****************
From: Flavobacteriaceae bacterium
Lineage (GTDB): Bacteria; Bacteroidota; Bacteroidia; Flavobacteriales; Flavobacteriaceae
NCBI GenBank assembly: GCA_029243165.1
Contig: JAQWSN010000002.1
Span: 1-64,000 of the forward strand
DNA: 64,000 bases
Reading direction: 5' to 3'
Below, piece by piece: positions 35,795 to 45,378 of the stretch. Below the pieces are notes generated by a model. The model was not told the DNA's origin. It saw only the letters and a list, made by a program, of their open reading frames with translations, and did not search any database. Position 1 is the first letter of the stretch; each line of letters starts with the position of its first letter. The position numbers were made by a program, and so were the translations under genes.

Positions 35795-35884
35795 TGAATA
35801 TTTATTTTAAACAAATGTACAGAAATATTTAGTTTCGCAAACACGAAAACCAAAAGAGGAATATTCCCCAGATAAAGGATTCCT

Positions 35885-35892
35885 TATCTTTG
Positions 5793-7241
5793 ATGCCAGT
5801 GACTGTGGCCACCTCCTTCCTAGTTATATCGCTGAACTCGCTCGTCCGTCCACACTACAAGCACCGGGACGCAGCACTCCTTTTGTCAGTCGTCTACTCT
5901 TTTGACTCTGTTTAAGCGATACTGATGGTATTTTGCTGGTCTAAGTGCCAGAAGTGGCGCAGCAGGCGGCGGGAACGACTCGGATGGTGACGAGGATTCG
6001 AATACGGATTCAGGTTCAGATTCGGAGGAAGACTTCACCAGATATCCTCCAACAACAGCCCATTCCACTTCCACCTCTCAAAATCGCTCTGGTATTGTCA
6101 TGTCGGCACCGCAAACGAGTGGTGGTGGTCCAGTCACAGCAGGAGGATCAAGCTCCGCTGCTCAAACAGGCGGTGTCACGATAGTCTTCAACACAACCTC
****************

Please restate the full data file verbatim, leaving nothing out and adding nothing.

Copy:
From: Flavobacteriaceae bacterium
Lineage (GTDB): Bacteria; Bacteroidota; Bacteroidia; Flavobacteriales; Flavobacteriaceae
NCBI GenBank assembly: GCA_029243165.1
Contig: JAQWSN010000002.1
Span: 1-64,000 of the forward strand
DNA: 64,000 bases
Reading direction: 5' to 3'
Below, piece by piece: positions 35,795 to 45,378 of the stretch. Below the pieces are notes generated by a model. The model was not told the DNA's origin. It saw only the letters and a list, made by a program, of their open reading frames with translations, and did not search any database. Position 1 is the first letter of the stretch; each line of letters starts with the position of its first letter. The position numbers were made by a program, and so were the translations under genes.

Positions 35795-35884
35795 TGAATA
35801 TTTATTTTAAACAAATGTACAGAAATATTTAGTTTCGCAAACACGAAAACCAAAAGAGGAATATTCCCCAGATAAAGGATTCCT

Positions 35885-35892
35885 TATCTTTG
Positions 5793-7241
5793 ATGCCAGT
5801 GACTGTGGCCACCTCCTTCCTAGTTATATCGCTGAACTCGCTCGTCCGTCCACACTACAAGCACCGGGACGCAGCACTCCTTTTGTCAGTCGTCTACTCT
5901 TTTGACTCTGTTTAAGCGATACTGATGGTATTTTGCTGGTCTAAGTGCCAGAAGTGGCGCAGCAGGCGGCGGGAACGACTCGGATGGTGACGAGGATTCG
6001 AATACGGATTCAGGTTCAGATTCGGAGGAAGACTTCACCAGATATCCTCCAACAACAGCCCATTCCACTTCCACCTCTCAAAATCGCTCTGGTATTGTCA
6101 TGTCGGCACCGCAAACGAGTGGTGGTGGTCCAGTCACAGCAGGAGGATCAAGCTCCGCTGCTCAAACAGGCGGTGTCACGATAGTCTTCAACACAACCTC